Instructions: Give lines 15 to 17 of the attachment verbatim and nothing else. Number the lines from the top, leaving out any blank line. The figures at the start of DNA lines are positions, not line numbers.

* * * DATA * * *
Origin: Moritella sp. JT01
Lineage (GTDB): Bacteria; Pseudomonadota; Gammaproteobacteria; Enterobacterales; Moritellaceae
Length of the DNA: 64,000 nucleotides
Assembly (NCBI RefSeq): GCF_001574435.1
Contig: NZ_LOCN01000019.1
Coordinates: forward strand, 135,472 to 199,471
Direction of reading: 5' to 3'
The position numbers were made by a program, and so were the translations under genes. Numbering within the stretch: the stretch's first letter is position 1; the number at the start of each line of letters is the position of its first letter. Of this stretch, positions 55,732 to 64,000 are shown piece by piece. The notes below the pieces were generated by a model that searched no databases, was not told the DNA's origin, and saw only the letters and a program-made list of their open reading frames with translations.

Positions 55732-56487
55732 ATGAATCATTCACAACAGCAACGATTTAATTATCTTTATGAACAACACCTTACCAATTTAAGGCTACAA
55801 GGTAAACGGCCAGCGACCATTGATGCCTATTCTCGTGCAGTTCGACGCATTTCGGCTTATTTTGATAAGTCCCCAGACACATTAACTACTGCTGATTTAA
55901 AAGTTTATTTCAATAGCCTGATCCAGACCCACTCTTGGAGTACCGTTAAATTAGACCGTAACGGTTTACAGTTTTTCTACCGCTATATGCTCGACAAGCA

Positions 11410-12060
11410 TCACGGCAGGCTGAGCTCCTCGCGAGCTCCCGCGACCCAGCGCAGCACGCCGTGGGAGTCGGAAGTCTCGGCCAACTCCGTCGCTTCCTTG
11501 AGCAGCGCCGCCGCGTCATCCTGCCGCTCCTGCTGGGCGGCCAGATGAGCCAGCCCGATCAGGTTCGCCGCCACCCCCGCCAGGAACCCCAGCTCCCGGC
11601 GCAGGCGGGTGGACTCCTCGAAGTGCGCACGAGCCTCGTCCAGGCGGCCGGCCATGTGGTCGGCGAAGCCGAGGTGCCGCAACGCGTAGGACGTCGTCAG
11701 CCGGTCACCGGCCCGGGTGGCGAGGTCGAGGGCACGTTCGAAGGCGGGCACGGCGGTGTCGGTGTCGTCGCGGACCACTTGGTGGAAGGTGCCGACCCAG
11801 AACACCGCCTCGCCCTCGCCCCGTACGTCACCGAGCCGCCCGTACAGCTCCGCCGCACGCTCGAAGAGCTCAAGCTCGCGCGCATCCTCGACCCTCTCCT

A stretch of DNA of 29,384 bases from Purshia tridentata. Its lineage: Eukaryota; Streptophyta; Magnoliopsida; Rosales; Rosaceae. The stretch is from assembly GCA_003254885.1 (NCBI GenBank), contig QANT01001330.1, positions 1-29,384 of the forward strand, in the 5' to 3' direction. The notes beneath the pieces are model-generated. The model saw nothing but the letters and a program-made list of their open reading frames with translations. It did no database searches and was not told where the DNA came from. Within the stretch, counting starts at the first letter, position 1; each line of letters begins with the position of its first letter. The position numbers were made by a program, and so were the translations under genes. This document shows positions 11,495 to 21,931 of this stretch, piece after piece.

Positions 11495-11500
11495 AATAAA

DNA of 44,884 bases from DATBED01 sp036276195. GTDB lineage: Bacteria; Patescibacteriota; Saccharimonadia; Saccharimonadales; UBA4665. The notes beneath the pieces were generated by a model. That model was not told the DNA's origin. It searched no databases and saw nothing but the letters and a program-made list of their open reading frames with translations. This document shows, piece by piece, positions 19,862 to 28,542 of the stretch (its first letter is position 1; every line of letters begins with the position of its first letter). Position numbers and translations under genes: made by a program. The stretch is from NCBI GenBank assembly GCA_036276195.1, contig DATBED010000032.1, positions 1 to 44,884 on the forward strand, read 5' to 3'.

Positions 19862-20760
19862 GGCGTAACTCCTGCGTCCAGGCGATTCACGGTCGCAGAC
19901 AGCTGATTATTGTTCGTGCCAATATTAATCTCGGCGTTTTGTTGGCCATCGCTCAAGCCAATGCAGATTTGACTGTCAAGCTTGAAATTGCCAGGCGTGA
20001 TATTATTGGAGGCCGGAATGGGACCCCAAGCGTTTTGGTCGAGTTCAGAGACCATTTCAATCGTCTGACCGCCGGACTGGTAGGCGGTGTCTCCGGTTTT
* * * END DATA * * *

11501 AGCAGCGCCGCCGCGTCATCCTGCCGCTCCTGCTGGGCGGCCAGATGAGCCAGCCCGATCAGGTTCGCCGCCACCCCCGCCAGGAACCCCAGCTCCCGGC
11601 GCAGGCGGGTGGACTCCTCGAAGTGCGCACGAGCCTCGTCCAGGCGGCCGGCCATGTGGTCGGCGAAGCCGAGGTGCCGCAACGCGTAGGACGTCGTCAG
11701 CCGGTCACCGGCCCGGGTGGCGAGGTCGAGGGCACGTTCGAAGGCGGGCACGGCGGTGTCGGTGTCGTCGCGGACCACTTGGTGGAAGGTGCCGACCCAG